Download printable version When you use the words or original ideas of another person in your writing, you need to document, or give credit to, the sources of those words or ideas. If you use exact words from the original, quotation marks are necessary.
Decide on a topic It will help you considerably if your topic for your literature review is the one on which you intend to do your final M. However, you may pick any scholarly topic.
Identify the literature that you will review: Familiarize yourself with online databases see UMD library resource links below for help with thisidentifying relevant databases in your field of study.
Using relevant databases, search for literature sources using Google Scholar and also searching using Furl search all sources, including the Furl accounts of other Furl members. Some tips for identifying suitable literature and narrowing your search: Start with a general descriptor from the database thesaurus or one that you know is already a well defined descriptor based on past work that you have done in this field.
You will need to experiment with different searches, such as limiting your search to descriptors that appear only in the document titles, or in both the document title and in the abstract.
Redefine your topic if needed: Try to narrow it to a specific area of interest within the broad area that you have chosen remember: It is a good idea, as part of your literature search, to look for existing Writing in 3rd person apa style reviews that have already been written on this topic.
Import your references into your RefWorks account see: Refworks Import Directions for guide on how to do this from different databases. You can also enter references manually into RefWorks if you need to.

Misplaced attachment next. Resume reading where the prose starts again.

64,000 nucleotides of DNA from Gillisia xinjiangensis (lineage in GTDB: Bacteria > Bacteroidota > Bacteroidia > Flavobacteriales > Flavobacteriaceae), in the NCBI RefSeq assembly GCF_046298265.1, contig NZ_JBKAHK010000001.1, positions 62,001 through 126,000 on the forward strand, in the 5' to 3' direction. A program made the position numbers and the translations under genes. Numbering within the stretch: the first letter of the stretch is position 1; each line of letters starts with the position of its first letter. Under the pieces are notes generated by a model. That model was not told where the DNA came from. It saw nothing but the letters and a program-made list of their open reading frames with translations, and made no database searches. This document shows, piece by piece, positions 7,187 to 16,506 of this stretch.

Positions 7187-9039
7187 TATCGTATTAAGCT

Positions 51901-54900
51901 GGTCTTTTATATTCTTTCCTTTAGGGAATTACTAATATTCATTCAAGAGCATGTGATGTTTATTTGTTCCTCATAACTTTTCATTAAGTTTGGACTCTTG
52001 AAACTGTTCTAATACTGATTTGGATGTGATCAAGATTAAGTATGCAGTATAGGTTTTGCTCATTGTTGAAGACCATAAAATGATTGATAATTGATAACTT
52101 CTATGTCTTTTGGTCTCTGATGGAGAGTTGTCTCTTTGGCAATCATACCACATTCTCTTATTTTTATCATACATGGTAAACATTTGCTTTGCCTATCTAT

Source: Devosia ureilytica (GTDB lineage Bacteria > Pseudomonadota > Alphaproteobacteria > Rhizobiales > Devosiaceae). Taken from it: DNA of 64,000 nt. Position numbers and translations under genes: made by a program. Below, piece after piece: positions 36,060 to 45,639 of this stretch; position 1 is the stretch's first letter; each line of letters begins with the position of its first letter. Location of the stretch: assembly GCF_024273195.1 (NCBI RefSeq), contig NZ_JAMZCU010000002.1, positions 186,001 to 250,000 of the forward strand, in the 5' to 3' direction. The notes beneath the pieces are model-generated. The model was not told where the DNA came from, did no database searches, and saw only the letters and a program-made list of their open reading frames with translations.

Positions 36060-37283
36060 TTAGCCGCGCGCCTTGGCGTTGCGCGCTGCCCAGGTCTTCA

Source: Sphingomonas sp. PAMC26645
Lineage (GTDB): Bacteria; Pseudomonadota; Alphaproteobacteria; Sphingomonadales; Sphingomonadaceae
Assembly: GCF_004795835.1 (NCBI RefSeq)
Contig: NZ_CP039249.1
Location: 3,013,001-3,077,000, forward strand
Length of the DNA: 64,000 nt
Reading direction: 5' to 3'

Analyze the literature Once you have identified and located the articles for your review, you need to analyze them and organize them before you begin writing: Skim the articles to get an idea of the general purpose and content of the article focus your reading here on the abstract, introduction and first few paragraphs, the conclusion of each article.
You can take notes onto note cards or into a word processing document instead or as well as using RefWorks, but having your notes in RefWorks makes it easy to organize your notes later. Group the articles into categories e. Once again, it's useful to enter this information into your RefWorks record.
You can record the topics in the same box as before User 1 or use User 2 box for the topic s under which you have chosen to place this article. Decide on the format in which you will take notes as you read the articles as mentioned above, you can do this in RefWorks. You can also do this using a Word Processor, or a concept mapping program like Inspiration free 30 trial downloada data base program e.
Access or File Maker Proin an Excel spreadsheet, or the "old-fashioned" way of using note cards. Be consistent in how you record notes. Note key statistics that you may want to use in the introduction to your review. Select useful quotes that you may want to include in your review.
If you copy the exact words from an article, be sure to cite the page number as you will need this should you decide to use the quote when you write your review as direct quotes must always be accompanied by page references.
The rule I follow is to quote only when some key meaning would be lost in translation if I were to paraphrase the original author's words, or if using the original words adds special emphasis to a point that I am making.
Since different research studies focus on different aspects of the issue being studied, each article that you read will have different emphases, strengths. Your role as a reviewer is to evaluate what you read, so that your review is not a mere description of different articles, but rather a critical analysis that makes sense of the collection of articles that you are reviewing.
Critique the research methodologies used in the studies, and distinguish between assertions the author's opinion and actual research findings derived from empirical evidence.
Identify major trends or patterns: As you read a range of articles on your topic, you should make note of trends and patterns over time as reported in the literature. This step requires you to synthesize and make sense of what you read, since these patterns and trends may not be spelled out in the literature, but rather become apparent to you as you review the big picture that has emerged over time.Differences Between First and Third Person.
Personal Writing, such as for a reflective essay, or a "personal response" discussion posting, can be written in the first person (using "I" and "me"), and may use personal opinions and anecdotes as evidence for the point you are trying to make.
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